This time of year local figs are ripening. Figs have long been a staple on the Outer Banks. Nearly all the old family homesteads have a fig tree or two growing in the yard. When the US Lifesaving Stations were active, they almost always had a fig tree nearby. Sandy well-drained soil helps and they seem to thrive come hell or even high water. Originating in the middle eastern countries and Asia, figs must have been introduced here from early sailing ships.
The tree I planted in my yard 30 years ago is having a productive season.
A big ripe one is ready to pick, while new ones form.
I picked a bowl 2 days ago.
They’re best eaten soon after harvest. I love them raw or cooked stuffed in a baked chicken.
In August of 2015 I attended Ocracoke’s celebration of the Second Annual Fig Festival. Ocracoke is gifted with a wide variety of fig trees and islanders have nurtured them for generations. The festival ran for 2 days and featured presentations, entertainment and most of all, figs and fig related goodies.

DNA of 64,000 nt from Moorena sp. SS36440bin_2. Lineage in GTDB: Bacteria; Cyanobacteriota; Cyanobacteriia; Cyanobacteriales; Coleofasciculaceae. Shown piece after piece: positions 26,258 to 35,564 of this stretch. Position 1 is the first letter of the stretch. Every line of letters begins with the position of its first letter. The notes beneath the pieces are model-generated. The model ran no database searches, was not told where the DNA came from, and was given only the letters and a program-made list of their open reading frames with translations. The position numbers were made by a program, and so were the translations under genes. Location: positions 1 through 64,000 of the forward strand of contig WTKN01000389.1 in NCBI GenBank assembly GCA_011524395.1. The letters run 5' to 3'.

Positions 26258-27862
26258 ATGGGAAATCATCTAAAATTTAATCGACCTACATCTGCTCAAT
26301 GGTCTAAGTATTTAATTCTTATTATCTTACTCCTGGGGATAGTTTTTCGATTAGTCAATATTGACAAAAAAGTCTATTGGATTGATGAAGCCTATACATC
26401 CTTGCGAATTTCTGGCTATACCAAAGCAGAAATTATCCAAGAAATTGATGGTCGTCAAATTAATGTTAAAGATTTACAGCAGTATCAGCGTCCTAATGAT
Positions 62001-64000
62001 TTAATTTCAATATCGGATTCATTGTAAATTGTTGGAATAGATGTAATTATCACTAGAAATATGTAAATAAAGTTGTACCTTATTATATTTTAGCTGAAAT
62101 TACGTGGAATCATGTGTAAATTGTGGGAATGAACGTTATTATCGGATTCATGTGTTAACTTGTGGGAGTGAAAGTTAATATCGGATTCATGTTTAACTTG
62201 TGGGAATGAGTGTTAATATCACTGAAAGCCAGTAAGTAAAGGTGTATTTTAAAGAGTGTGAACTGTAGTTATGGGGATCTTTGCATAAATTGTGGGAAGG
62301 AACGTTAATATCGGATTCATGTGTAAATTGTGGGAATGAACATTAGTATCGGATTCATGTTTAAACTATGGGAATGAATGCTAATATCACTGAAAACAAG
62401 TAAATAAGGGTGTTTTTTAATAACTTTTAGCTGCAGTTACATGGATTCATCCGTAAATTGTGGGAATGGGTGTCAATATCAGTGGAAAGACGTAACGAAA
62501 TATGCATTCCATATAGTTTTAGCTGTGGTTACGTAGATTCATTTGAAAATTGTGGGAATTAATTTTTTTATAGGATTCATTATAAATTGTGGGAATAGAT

A main event took place in the Community Square
Vendors were there with homemade preserves and potted plants.
Locally made fig cake was a delectable favorite, not to mention samples of freshly picked figs.
In 2015 I met Della Gaskill and bought some of her homemade preserves and a signed copy of her book, A Blessed Life, Growing Up on Ocracoke. To her right, son Monroe shared fig stories with Phillip Howard.
Ocracoker, Chester Lynn is the local go-to person on fig culture and lore. He’s spent a lifetime studying and propagating figs.
Go if you can!